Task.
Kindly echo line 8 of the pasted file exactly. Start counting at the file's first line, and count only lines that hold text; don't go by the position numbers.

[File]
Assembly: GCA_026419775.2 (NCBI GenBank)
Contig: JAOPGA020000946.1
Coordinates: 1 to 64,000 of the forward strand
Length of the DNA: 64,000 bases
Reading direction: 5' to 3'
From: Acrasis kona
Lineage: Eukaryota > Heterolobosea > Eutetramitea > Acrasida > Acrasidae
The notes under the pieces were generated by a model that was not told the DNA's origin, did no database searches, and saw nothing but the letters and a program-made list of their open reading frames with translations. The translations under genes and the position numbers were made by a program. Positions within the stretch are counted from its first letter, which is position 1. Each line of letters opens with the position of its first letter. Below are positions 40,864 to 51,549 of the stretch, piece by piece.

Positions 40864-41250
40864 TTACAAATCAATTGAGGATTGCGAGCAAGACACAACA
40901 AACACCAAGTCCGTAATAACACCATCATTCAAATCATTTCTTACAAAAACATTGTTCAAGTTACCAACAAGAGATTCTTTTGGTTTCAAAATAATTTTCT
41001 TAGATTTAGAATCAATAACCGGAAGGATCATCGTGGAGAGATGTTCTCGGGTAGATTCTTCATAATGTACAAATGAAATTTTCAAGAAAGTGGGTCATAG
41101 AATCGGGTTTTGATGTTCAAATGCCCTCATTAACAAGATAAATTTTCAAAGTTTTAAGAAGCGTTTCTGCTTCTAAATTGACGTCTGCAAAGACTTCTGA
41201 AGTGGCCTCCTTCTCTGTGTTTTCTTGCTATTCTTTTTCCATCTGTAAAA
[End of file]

The notes under the pieces were generated by a model that was not told the DNA's origin, did no database searches, and saw nothing but the letters and a program-made list of their open reading frames with translations. The translations under genes and the position numbers were made by a program. Positions within the stretch are counted from its first letter, which is position 1. Each line of letters opens with the position of its first letter. Below are positions 40,864 to 51,549 of the stretch, piece by piece.